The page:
Before Cobalt Strike 2.0, there were ways to deliver Beacon with Veil. Cobalt Strike’s Beacon is compatible with the Metasploit Framework’s reverse_http and reverse_https stagers. You had the option to use the Metasploit Framework’s stagers to deliver Beacon. That said, Cobalt Strike’s Beacon has its own stagers that are not available to the Metasploit Framework. Cobalt Strike’s DNS stager will download Beacon over DNS and inject it into memory. Cobalt Strike’s HTTP/S stagers account for proxy restrictions that other HTTP/S stagers do not. This new option in Cobalt Strike’s Payload Generator lets you use these custom stagers with Veil.

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Cobalt Strike 2.0 – Malleable Command and Control

July 16, 2014

I define threat replication as a penetration test that looks like an attack from an APT actor. Assessments that involve threat replication are more than a test of technical controls. Threat Replication is a full exercise of a customer’s analytical process and ability to attribute and respond to an APT.

These definitions are all well and good, but the big question remains–how do we replicate an advanced threat in a penetration test?

I have an answerBeacon’s network indicators are now controlled by a Malleable C2 profile. C2 Profiles are simple programs that define how to transform data and store it in a transaction. Think of it as user-defined covert communication. Load a profile and now you look like that actor during your penetration test.

Etumbot APT Profile

Here’s a C2 Profile made by Will Schroeder that emulates the Etumbot APT Backdoor:

set useragent "Mozilla/5.0 (compatible; MSIE 8.0; Windows NT 6.1; Trident/5.0)";

http-get {
    set uri "/image/";
    client {
        header "Accept" "text/html,application/xhtml+xml,application/xml;q=0.9,*/*l;q=0.8";
        header "Referer" "http://www.google.com";
        header "Pragma" "no-cache";
        header "Cache-Control" "no-cache";
        metadata {
            netbios;
            append "-.jpg";
            uri-append;
        }
    }

    server {
        header "Content-Type" "img/jpg";
        header "Server" "Microsoft-IIS/6.0";
        header "X-Powered-By" "ASP.NET";
        output {
            base64;
            print;
        }
    }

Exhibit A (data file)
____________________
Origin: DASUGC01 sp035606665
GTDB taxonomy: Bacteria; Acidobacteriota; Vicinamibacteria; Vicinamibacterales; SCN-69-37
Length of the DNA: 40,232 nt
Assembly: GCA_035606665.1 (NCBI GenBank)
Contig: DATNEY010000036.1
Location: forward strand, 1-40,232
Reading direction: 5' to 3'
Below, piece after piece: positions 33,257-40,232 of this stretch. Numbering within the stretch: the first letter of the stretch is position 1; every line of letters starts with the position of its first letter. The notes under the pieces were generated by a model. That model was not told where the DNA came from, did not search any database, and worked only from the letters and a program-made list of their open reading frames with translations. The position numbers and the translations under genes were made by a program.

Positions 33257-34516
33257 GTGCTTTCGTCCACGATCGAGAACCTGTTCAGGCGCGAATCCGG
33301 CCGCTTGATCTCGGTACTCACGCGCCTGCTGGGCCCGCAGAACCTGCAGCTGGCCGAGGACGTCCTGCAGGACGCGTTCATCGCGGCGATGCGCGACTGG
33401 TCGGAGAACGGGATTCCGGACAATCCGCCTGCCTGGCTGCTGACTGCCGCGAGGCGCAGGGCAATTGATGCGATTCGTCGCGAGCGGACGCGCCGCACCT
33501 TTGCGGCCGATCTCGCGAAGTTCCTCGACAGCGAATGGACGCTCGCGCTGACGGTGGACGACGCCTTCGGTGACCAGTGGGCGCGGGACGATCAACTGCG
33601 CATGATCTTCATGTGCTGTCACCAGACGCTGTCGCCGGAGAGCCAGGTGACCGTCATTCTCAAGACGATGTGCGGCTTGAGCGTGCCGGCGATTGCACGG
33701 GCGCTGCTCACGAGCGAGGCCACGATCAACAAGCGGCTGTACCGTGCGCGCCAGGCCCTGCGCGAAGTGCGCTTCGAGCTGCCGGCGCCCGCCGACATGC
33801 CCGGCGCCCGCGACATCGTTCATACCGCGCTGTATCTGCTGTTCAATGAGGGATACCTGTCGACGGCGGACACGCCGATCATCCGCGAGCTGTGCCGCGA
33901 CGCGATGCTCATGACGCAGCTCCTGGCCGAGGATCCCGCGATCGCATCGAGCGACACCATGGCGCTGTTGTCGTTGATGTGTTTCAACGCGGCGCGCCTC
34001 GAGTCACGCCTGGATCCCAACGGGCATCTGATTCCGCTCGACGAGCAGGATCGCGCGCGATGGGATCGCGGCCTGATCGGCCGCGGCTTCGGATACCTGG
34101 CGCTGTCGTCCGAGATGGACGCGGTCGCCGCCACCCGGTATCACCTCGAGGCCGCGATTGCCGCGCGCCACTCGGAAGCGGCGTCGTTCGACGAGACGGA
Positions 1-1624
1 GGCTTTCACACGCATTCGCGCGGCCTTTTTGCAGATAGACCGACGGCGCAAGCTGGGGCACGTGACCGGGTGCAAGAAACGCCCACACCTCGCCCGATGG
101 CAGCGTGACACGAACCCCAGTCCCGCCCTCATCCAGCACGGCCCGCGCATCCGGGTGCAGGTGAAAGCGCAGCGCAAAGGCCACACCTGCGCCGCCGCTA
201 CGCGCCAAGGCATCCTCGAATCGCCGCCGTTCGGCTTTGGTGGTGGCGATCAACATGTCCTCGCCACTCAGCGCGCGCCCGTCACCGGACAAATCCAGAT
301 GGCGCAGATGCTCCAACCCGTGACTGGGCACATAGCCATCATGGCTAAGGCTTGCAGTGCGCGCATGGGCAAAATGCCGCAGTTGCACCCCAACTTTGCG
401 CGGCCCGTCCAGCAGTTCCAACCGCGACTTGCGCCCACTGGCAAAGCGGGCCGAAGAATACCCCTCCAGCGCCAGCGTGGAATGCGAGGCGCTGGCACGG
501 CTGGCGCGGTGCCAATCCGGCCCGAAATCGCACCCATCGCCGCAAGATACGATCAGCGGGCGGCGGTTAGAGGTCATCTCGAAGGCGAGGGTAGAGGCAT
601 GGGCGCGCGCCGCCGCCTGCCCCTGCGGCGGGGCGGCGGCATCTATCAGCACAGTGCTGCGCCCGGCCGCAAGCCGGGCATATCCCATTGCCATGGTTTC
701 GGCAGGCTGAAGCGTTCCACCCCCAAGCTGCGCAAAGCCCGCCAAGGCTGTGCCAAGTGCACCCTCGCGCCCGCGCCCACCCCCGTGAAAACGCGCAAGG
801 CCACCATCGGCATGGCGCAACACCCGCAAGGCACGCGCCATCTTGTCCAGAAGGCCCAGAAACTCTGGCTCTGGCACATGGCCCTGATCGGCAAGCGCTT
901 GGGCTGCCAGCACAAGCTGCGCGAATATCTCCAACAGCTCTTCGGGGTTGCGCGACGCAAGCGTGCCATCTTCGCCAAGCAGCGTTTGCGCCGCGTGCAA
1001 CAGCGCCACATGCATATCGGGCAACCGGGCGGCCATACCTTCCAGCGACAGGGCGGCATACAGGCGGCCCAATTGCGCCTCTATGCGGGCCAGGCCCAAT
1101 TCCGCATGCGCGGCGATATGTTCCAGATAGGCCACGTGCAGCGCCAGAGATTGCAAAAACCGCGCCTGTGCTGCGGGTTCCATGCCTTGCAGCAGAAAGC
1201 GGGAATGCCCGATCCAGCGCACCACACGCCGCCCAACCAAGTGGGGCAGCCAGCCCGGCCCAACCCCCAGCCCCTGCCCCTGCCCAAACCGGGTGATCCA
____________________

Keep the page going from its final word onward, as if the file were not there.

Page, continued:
}

To load this profile, place it in a file, and tell Cobalt Strike to use it:

root@kali:~/cobaltstrike# ./cobaltstrike --profile etumbot.profile

You may also specify a profile when you start a team server. Here’s what Beacon’s communication looks like, with this profile loaded:

etumbot

With this profile–every action you take with Beacon looks like Etumbot on the wire. Combine this with Beacon’s ability to tunnel Meterpreter through it and you can conduct your entire engagement with Etumbot’s indicators.

Profile Language

Profiles do two things: (1) They dress up each transaction with extra indicators. Client and server blocks may add or override headers. Clients may add arbitrary parameters to a URI too. (2) Profiles also define how to transform and store data in a transaction. You can see this in lines 10-14 of the Etumbot profile:

        metadata {
            netbios;
            append "-.jpg";
            uri-append;
        }

These lines define how to transform and store metadata:

transform

Lines 10-14, interpreted backwards, also extract and recover data from a transaction.

recover

This ability to transform and recover data from the same profile is the magic of Malleable C2. Profiles are simple and easy to write. Cobalt Strike also includes c2lint, a program to sanity check a profile for mistakes.

To learn more about C2 profiles, take a look at the documentation or the profiles on Github.

Malleable C2 is available in today’s 2.0 release of Cobalt Strike. For a full list of changes, read the release notes. Cobalt Strike users may use the built-in update program to get the latest. A 21-day trial is available too.

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HTTP Proxy Authentication for Malware

June 25, 2014

I spend a lot of time thinking about what my tools can and can’t do. One of the weakest points for penetration testing tools is their (in-)ability to get past some egress restrictions. I previously wrote about why this is a problem and how you might get past different egress restrictions.